How to Cook Spinach

Spinach may be packed with lots of nutrients, but the problem is integrating it into your dishes. Luckily, there are several different ways of cooking spinach, each more delicious than the last. The leafy green can be cooked frozen or fresh, and there are different types of spinach you can choose from.

You can prepare spinach by blanching, sautéing or steaming. Read on for a simple step by step guide to cooking spinach.

How to Prepare Spinach

Spinach is a truly versatile leafy green in that you can prepare it many different ways. Depending on the dish you plan to cook, you will need either to remove the stem or retain it. Larger specimens will typically have tougher stems that will prove to be chewy and not too good to eat, thus the need to remove them.

You can remove the hard stem in spinach by either tearing it by hand or using a knife. Make sure to use a sharp knife or scissors so as not to damage the leaves. If removing by hand, get a firm grip on the leaf and stem, and then separate them in one decisive move.

Regardless of how you prepare spinach, you should wash the leaves thoroughly in order to remove debris and dirt. Fit the spinach you have in a bowl and pour in cold water until the leafy greens are submerged. Then, gently swish the spinach around the water to loosen the dirt and repeat the process as necessary.

Alternatively, you can put the spinach in a colander and pour cold water over the leaves for a few minutes. This gets rid of the bacteria and dirt that could be hiding in the leaf curls.

How to Blanch Spinach

Blanching is the process of boiling the spinach with water, then putting it in a cold or iced bath to stop the plant from cooking.

To blanch spinach, fill a pot with clean water and bring it to a boil. Add the spinach, stem-first, then the leaves and make sure they're submerged. Wait until the stems have gone somewhat soft, which should take less than a minute then turn the heat off and place the spinach in a bowl of iced or cold water.

Once it is relatively cool, you can squeeze excess water to prevent muddiness and the leafy vegetable turning soggy. Blanched spinach can be eaten as is with minimal seasoning or turned into a cream or something similar.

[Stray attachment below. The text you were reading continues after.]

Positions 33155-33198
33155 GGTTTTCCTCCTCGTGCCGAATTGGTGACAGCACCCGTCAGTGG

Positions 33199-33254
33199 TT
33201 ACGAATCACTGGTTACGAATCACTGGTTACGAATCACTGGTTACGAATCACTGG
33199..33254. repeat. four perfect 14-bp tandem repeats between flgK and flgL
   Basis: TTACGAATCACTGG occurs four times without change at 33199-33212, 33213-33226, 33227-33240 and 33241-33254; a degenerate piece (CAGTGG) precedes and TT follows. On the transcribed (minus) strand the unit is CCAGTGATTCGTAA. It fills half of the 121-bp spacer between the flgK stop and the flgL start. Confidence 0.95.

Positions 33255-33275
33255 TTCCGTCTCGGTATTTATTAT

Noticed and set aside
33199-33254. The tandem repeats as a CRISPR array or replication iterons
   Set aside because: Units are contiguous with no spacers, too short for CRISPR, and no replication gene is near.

How to Sauté Spinach

Sautéing is also a quick cooking technique, but instead of water, you use fat and high heat. In terms of oil, you can use olive oil, cooking oil, butter or even a non-stick cooking spray. However, you will need to make sure that the pan is preheated on medium high temperature before you toss in your spinach.

The fat from the oil or butter will sear the spinach leaves and lend them flavor. During this time, you can add other ingredients such as onions, minced garlic or bell pepper to make the taste more complex.

For large amounts of spinach, it is recommended that you add it in batches. Stir the veggies in the pot until all of them have wilted, then add some more and wait until the same occurs. Sautéing is good for when you don't want added moisture or water, or when you're using spinach as part of a larger or multi-ingredient dish.

How to Steam Spinach

Steaming is the process of boiling water and exposing the spinach to the vapors. As opposed to blanching, you typically won't be putting the stems or leaves of the spinach into the pot. All you need to do is produce a moist and hot environment to turn your spinach into food that is ready to be consumed

This method of cooking is easy and takes just minutes. Afterwards, you will have cooked spinach that you can prepare in a number of ways. Add balsamic vinegar or lemon juice to lessen bitterness, or season with salt and pepper for a simple yet tasty side.

The good news is that there are dozens of spinach recipes you can try, and you will be sure to get the health benefits of the leafy green no matter the dish. What are you waiting for? Start cooking with spinach today.